High or low - Your saddle height can have a massive impact on your ride. In cycling, there's a tendency to go high - really though, correct saddle height is dictated by leg length, hip flexibility and frame size. Going too high is visible due to hip rocking, whilst going too low leads to excessive strain on the knee.
December 1, 2021
5 most common bike fitting mistakes - and how to fix them
Getting the right fit on the bike is your easiest means of ensuring your training stays on track. Reducing risk of injury and boosting the efficiency of your pedalling technique, it's essential to get right - but all to easy to get wrong. A bike fit will go a long way to sorting these issues, and understanding what works for you, but in the meantime, here's a breakdown of the top 5 mistakes we see.
1. Saddle height
2. Slamming the stem
This is when you cut the steerer tube and ensure the bottom of the stem sits flush against the top of the frame. Yes - it may make your bike look cool - but what does that matter if you don't look great riding it?
Over-stretching is just not pretty to see, and will make you uncomfortable on the bike. Not only can it cause issues with your back - but it also detracts from your core engagement, and the stability of your platform. Make sure you've got the flexibility and reach you need before thinking about slamming your stem.
3. Frame size
This sounds pretty easy - but it can get complicated pretty fast. Fame sizes are essential in finding a way to comfortably ride long distances at sustained speeds. It's easy to get lured into buying a frame that's too small or too big - but simply put the best way to avoid this is by getting a bike fit. Once you know what your key metrics are, this should inform your decision to buy a bike.
Whilst certain things like reach are adjustable - they remain so only within limits. Once pushed beyond this, there's no way to truly fit your bike. Ultimately there's nothing worse than riding a bike you know deep down doesn't fit you, so save yourself that sadness by getting fitted to your bike at the earliest opportunity.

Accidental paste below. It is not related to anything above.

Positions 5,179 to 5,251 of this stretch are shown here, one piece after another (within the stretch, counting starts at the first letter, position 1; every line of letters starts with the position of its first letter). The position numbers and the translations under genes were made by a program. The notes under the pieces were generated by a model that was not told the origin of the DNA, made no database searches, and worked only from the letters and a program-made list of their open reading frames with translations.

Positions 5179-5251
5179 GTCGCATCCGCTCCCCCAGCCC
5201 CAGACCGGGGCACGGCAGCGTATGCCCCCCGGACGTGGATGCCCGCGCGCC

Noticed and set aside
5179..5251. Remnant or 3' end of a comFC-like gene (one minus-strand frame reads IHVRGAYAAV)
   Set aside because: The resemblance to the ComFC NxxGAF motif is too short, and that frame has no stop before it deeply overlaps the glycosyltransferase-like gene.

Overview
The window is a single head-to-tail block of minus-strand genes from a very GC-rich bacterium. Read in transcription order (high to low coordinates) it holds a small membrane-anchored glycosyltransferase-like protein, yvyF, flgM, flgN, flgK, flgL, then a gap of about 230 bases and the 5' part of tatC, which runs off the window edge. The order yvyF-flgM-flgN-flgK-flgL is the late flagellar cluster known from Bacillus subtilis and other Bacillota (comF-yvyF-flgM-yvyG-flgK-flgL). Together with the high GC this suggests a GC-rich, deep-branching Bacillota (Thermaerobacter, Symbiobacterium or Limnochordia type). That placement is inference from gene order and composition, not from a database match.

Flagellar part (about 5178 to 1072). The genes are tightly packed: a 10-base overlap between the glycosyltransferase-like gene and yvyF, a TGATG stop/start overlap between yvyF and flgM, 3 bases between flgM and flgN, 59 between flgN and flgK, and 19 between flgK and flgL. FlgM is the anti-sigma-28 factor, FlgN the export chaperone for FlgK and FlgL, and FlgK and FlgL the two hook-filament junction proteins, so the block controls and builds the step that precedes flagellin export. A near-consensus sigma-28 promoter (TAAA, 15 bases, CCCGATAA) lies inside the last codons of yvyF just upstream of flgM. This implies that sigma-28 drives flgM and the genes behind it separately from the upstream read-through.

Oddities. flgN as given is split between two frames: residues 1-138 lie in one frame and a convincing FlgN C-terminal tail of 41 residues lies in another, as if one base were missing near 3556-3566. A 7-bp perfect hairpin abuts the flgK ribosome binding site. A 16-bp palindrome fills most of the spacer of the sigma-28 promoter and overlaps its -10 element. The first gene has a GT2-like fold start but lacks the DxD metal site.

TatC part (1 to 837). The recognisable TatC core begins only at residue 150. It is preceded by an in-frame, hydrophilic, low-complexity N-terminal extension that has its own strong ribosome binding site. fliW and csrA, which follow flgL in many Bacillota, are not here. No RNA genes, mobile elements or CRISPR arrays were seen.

4. Crank length
Crank lengths vary in small increments, typically around 2mm - what that means that it's quite difficult to appreciate the difference that this difference can make. More flexible riders can continue without much bother from a comfort perspective, however, the main difference comes in the Q-factor and torque that this can alter.
Q-factor is simply put, the liklihood of clipping your crank arm on the floor, whilst torque is how much mechanical advantage a rider has over their pedal stroke. Clearly, the longer the crank, the greater the mechanical advantage. This means turning a higher gear, but also can impact upon cadence.
5. Cleat positioning
Your feet are the point of connection with your bike, and the surface through which you transfer your power. Therefore, cleat positioning is far more critical than you might at first consider.
Too far up the foot, too far to the tough, slightly off centre or not enough float. Each aspect will depend upon separate factors, including flexibility, leg length and shoe size. The knock on effects tend to be knee pain, ankle pain and poor pedalling technique.
Typically, it's best to alight your cleats to maintain a straight foot, with the cleat placement directly above the Cuneiform bones of your foot. Better cleat placement eliminates pain and improves your pedal stroke, making for more efficient riders.